it has not been filtered or watered down as his forceful and plain style cuts down the limitations of the third narration, and helps us to understand him better. Heathcliff's sentences are loose and are continually changing directing and branching off at a tangent, yet at the same time returning to previous ideas and thoughts. This gives Heathcliff's speech a spontaneous feel to it and make the reader receives some of Heathcliff's rush of passion and desperate emotion, making us feel that he does not hold back in expressing himself. Isabella narrates some of the story, though speech with Nelle and a letter. Isabella's language is in contrast to Heathcliff's passionate flow of emotions as her speech always seems to be carefully structured and thought out, though she too speaks with power and feeling. She does not use Heathcliff's sarcasm or Lockwood's pomposity and elevated slant on events or even Nelle's self-righteous judgmental tone. Isabella's rationalised language highlights the severe difference between herself and Heathcliff, plainly that she can't possibly understand his passionate and turbulent irrational nature, which at times seem to have no common sense or purpose to it. Isabella uses romantic imagery to describe Heathcliff, even his worse qualities, which shows that Heathcliff's description of her as 'picturing in me a hero of romance' to be correct: 'Heathcliff's forehead ' was 'shaded with heavy cloud' his 'basilisk eyes'. Therefore we must note that even though Heathcliff prefers to remove himself from human contact he still understands how people's minds work and therefore we constantly see him using this to his advantage. Isabella says 'his lips devoid of their ferocious sneer'; this scornful and mocking trait of Heathcliffs is also picked up by Nelle; 'did she take due warning then asked Heathcliff attempting a sneer' and ' Heathcliff who had raised his eyes at the former speech, gave a sneering laugh'. Therefore Isabella's attention to detail and facial emotions is in the same class as Nelle, and hence we find her portrait of Heathcliff as attentive and sensitive, though obviously biased with her feeling of hatred and anger. ...read more.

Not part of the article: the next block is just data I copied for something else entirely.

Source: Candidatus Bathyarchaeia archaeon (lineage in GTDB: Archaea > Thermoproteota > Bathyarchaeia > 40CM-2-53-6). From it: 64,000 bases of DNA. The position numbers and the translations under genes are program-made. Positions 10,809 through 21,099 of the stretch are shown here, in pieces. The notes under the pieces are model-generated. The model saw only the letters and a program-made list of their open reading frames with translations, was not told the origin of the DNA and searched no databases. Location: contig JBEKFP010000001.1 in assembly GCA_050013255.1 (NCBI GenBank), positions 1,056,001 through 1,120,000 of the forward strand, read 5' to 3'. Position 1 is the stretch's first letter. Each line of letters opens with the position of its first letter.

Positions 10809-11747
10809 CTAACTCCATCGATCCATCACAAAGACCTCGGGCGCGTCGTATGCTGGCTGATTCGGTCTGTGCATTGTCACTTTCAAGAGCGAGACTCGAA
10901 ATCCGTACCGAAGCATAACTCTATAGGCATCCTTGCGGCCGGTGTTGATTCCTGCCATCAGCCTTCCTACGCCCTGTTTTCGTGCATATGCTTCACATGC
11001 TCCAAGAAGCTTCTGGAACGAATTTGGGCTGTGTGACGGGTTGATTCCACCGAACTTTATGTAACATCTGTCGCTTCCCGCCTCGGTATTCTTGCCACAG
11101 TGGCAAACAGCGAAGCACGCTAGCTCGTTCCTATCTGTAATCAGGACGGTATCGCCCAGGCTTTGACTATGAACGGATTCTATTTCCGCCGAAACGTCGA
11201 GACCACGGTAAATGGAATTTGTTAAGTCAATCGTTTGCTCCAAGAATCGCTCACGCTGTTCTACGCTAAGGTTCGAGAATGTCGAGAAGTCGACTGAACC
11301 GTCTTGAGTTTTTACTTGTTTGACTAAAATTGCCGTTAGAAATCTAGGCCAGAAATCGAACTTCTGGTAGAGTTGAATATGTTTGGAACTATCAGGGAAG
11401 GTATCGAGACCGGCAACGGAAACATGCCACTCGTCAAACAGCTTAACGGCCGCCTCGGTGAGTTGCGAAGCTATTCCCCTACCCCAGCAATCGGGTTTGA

therefore it is protected, and the air is 'sweet' and therefore relates to the sense of materialism where nothing is natural or bare. At Wuthering Heights people have to work to live, but the opposite view is presented at Thrushcross Grange where Linton spends his time 'among his books' and young Cathy plays imaginary games. Either house has it's own distinct character which shapes the lives of those living there. The houses are antagonistic towards each other, and their character's extend out as main themes in the book, embodying themselves within people. Wuthering Heights stands for primitive, depth, dark desires and passions while Thrushcross Grange is civilised, shallow and rational. Already on the first page of the book, Emily Bront� creates an atmosphere of isolation from the rest of the world, in Wuthering Heights. Heathcliff's 'walk in' order to Lockwood, through the closed gate that he is leaning on as if to guard it, already expresses the boundary between public and private reality. In a symbolistic approach, when Lockwood steps through the gates he is stepping into another world where peoples' principals are entirely different from Lockwood's pretentious manner. In Wuthering Heights characters and objects are designed to combat the severe weather of the moors. The house itself is 'built strong: with narrow windows' restricting the view out or rather the view in from the world where Lockwood is from. This harsh cold reality is where people are not there to please in looks or manner, but to survive life itself, sets an ominous ambience and sense of dread for the rest of the book. In all, Emily Bront� creates tension and suspense by letting the reader see 'after the storm'. Therefore, as to what produced this miserable house of misfits pricks our curiosity and prepares us for the tragedy about to unfold. There is a sense of inevitability about Heathcliff and Cathy's destiny, which makes witnessing their love all the more painful. For: Mrs Hill By: Chee Date: 9th November 2000 1 1 ...read more.